Clostridium difficile is a spore-forming anaerobic Gram-positive bacillus that causes gastrointestinal illnesses in humans ranging from mild diarrhea to pseudomembranous colitis, which in severe cases can lead to toxic megacolon, an acute and sometimes lethal form of colonic distension. The incidence, severity and mortality of C. difficile colitis have increased significantly over the last two decades. However, knowledge concerning interactions between C. difficile bacteria and the human host is virtually nonexistent, severely impeding the development of new approaches to the prevention, control, and treatment of C. difficile disease. Type IV pili are fimbrial surface appendages produced by many bacteria that play critical roles in cellular adhesion, colonization, twitching motility, biofilm formation,and horizontal gene transfer. They are often essential for virulence and some have been successfully developed as vaccines. Type IV pili have been characterized extensively in Gram-negative bacteria, but nearly nothing is known about these pili from Gram-positive bacteria. Type IV pilin genes, though, are present in the genomes of all members of the genus Clostridium and all C. difficile strains encode complete sets of T4P biogenesis machinery components and a variable number of Type IV pilin proteins. We hypothesize that C. difficile Type IV pili, through structural features distinct from those of Gram-negative Type IV pili, directy mediate human cell adherence that is important for both colonization and virulence. Accordingly, we seek to define C. difficile Type IV pilin structures, both as individual protein components and assembled supramolecular appendages, and to identify their human host cell receptors, by pursuing the following Specific Aims: (1) to determine the atomic structures of individual C. difficile Type IV pilin proteins; (2) to define the composition and architecture of C. difficile Tye IV pili; and (3) to identify host molecules engaged specifically by C. difficile Type IV pili. The comprehensive approach that we propose to investigate the structure and function of C. difficile Type IV pili will utilize protein structure determination methods throughout a broad range of resolutions, including X-ray crystallography, NMR spectroscopy, small-angle X-ray scattering and cryo-electron microscopy, as well as state-of-the-art mass spectrometry-based approaches to define the composition of multi-component protein assemblies, map protein-protein interfaces and identify novel receptor molecules. To assure the success of our proposed studies, we have assembled a team of outstanding investigators with extensive expertise in these experimental techniques, C. difficile biology and Type IV pilus structure and function.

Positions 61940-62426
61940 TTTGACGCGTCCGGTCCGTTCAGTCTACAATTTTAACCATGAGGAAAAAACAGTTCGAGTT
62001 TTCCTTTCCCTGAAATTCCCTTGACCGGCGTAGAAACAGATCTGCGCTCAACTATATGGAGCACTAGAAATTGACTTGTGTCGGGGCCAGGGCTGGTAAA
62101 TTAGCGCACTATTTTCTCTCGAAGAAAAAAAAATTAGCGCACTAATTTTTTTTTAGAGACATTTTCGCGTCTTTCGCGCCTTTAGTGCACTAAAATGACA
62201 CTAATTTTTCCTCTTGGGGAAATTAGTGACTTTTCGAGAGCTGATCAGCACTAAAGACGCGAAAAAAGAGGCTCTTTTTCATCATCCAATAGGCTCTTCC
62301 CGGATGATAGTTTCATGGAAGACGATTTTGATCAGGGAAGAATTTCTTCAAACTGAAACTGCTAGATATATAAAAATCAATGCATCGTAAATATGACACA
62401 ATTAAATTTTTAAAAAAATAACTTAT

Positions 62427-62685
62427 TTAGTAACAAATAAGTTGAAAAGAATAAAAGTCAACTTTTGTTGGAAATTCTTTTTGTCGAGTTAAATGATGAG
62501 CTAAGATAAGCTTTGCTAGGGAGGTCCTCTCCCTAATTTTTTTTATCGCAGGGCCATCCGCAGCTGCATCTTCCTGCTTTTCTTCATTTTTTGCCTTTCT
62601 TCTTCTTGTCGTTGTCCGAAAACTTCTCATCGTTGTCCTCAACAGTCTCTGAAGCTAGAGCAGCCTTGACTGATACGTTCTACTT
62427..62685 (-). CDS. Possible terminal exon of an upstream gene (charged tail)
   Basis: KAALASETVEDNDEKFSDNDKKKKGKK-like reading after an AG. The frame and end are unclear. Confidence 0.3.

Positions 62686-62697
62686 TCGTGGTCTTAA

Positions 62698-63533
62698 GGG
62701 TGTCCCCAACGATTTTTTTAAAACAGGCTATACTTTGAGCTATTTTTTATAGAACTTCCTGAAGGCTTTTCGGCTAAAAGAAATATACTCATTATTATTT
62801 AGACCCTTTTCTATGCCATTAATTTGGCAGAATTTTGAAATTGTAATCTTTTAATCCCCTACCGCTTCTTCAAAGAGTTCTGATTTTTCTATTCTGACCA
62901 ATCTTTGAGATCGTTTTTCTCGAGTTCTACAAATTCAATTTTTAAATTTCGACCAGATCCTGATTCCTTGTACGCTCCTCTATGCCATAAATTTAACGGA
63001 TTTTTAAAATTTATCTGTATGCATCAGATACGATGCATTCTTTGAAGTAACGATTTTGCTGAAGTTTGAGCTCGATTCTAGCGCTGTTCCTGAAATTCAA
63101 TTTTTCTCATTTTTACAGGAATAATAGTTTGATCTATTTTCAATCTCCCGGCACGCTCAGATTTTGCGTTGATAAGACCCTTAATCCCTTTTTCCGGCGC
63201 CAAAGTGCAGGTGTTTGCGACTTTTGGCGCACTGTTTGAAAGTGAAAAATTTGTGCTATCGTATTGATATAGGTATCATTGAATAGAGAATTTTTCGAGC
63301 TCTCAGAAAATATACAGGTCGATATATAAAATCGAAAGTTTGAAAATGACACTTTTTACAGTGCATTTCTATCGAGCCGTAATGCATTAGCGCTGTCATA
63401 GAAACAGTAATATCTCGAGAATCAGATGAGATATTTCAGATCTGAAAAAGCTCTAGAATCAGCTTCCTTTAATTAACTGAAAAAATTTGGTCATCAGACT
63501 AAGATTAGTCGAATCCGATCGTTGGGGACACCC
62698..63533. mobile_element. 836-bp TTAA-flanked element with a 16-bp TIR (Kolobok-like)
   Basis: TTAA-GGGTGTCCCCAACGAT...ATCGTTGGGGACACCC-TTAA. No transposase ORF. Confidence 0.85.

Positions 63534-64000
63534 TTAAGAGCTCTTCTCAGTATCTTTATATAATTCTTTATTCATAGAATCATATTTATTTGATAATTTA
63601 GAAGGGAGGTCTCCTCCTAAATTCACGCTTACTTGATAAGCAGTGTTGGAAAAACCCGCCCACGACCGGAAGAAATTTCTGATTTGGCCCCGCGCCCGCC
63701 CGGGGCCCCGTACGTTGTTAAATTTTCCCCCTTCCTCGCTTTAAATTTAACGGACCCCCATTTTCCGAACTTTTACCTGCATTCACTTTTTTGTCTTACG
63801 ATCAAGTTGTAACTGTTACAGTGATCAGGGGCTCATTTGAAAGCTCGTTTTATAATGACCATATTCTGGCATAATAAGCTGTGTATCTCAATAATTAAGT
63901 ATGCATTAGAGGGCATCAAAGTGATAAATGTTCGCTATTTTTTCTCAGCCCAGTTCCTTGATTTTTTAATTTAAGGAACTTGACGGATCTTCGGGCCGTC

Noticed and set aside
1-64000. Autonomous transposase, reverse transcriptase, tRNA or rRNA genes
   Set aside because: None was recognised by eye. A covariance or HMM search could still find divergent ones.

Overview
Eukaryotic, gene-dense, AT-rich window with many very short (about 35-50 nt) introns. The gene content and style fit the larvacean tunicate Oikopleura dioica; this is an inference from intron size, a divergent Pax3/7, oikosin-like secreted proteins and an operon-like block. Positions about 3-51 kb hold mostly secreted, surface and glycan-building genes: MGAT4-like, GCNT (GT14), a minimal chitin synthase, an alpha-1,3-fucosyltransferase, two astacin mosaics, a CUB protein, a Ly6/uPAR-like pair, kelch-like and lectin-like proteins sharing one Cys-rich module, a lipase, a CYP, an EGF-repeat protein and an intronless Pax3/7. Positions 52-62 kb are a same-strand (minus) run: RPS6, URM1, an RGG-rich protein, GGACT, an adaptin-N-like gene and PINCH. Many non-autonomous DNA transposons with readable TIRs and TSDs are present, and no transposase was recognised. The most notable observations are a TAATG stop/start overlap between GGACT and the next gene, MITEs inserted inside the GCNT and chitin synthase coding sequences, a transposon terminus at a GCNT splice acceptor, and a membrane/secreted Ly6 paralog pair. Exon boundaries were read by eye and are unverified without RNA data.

Clostridium difficile is now the leading cause of human healthcare-associated diarrhea and, in the US alone, is responsible for 250,000 infections, 14,000 deaths and over $1 billion in excess healthcare costs annually. The increasing incidence and severity of infection, as well as the inadequacy of current treatment options and lack of satisfactory control measures, argue persuasively that new approaches to the prevention, control and treatment of C. difficile infection are urgently needed. Experiments proposed in this application are designed to address the current lack of understanding regarding C. difficile colonization that represents a major obstacle to the development of new preventative and therapeutic strategies.
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